Writing Across the Curriculum: R.A.F.T. Prompts for History & Social Studies Class
building a writing prompt that challenges students to think deeply about history
Classroom writing assignments can feel very unauthentic to our students. Think about it. Students generally feel as though they--a single voice--are writing down their words to hand to an audience of one--the teacher--for evaluation. And let's face it. Usually the writing turned in to the teacher would register pretty low on Bloom's Taxonomy; like it or not, most student writing assignments ask learners to do little more than regurgitate information from notes or research. In the real world, no one writes like this, and thus, school writing assignments can feel very contrived. And our students are much more aware of this than we give them credit for.
Enter the RAFT writing assignment. Its sole purpose is to make writing feel more authentic in two ways: 1) students are asked to think and write from a real world person's perspective, and they are asked to shape their ideas to appeal to an audience outside the classroom; 2) because they are considering perspective as they go through the writing process, students are being asked to think at a much deeper level of Bloom's Taxonomy. It's no wonder R.A.F.T. writing assignment have become very popular in the last decade, especially with content area teachers who are looking for ways to use more writing across the curriculum in their classrooms.
What is a RAFT Writing Assignment? R.A.F.T. writing prompts challenge students to assume a Role before writing, to write for an imaginary Audience, to write using a given Format, to write about a certain Topic. This is a simple but powerful technique that will inspire more thoughtful writing from yourself or your students.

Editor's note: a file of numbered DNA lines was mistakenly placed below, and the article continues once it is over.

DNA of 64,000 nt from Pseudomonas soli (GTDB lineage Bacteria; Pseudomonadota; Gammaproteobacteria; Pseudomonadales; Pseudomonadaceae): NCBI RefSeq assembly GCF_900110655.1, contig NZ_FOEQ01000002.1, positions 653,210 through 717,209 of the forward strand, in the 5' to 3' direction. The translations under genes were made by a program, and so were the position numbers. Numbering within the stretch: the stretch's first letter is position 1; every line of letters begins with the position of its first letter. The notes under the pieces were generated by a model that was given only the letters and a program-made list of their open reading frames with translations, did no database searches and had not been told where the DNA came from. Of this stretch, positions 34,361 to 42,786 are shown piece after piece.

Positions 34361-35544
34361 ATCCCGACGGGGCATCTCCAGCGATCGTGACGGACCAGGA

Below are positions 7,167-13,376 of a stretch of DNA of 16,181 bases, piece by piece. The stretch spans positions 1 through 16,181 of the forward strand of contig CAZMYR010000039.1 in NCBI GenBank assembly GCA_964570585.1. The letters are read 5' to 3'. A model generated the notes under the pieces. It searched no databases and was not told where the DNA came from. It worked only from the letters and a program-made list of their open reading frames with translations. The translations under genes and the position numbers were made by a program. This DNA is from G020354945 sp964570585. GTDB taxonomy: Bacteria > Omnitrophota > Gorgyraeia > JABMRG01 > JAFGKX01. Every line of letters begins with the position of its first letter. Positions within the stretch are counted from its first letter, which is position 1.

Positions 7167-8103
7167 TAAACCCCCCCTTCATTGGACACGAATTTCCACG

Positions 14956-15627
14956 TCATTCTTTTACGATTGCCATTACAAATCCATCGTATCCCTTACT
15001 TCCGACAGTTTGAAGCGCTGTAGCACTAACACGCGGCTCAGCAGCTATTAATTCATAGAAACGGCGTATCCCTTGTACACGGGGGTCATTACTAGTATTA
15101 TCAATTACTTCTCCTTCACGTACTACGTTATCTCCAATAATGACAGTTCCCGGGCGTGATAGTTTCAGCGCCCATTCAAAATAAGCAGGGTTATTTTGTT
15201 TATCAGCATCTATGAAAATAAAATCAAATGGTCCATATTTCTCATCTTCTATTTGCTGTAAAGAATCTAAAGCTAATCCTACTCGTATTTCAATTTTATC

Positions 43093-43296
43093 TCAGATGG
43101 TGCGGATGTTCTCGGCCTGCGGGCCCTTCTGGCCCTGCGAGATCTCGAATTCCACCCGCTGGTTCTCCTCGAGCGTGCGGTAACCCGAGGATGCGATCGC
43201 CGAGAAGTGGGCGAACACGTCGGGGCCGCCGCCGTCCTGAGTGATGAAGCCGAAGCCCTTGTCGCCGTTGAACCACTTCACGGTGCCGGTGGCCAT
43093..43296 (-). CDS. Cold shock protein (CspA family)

A Bonus Letter! Sometimes you might also assign your students a Strong Verb to keep in mind as he/she writes, transforming the R.A.F.T. prompt into a R.A.F.T.S. prompt. If you assign strong verbs like convince, encourage, assure, or sway, then you have just transformed the prompt into a persuasive writing activity, which registers even higher on Bloom's Taxonomy. In Northern Nevada, we features R.A.F.T.S. writing prompts at our Persuasive Writing In-service Classes and Workshops, and our math, science, and social studies teachers always find great value in designing thoughtful RAFTS together. On our R.A.F.T. Homepage, you can access the worksheets we use when we help teachers design these thoughtful, content-based writing prompts.
You can also let the interactive machine below help you design a serendipitous R.A.F.T.S. prompt. The five buttons below, once pressed, will help you begin to imagine a R.A.F.T.S. writing prompt about a history or social studies topic for you or for your students to write about. If one of the button's choices doesn't seem to work, feel free to click it again. Your job here is to create a R.A.F.T.S. writing prompt that you or someone else could actually write about and learn from while writing.
Ready to try? Start clicking the buttons below until you have an idea for a R.A.F.T.S. assignment to be used in class.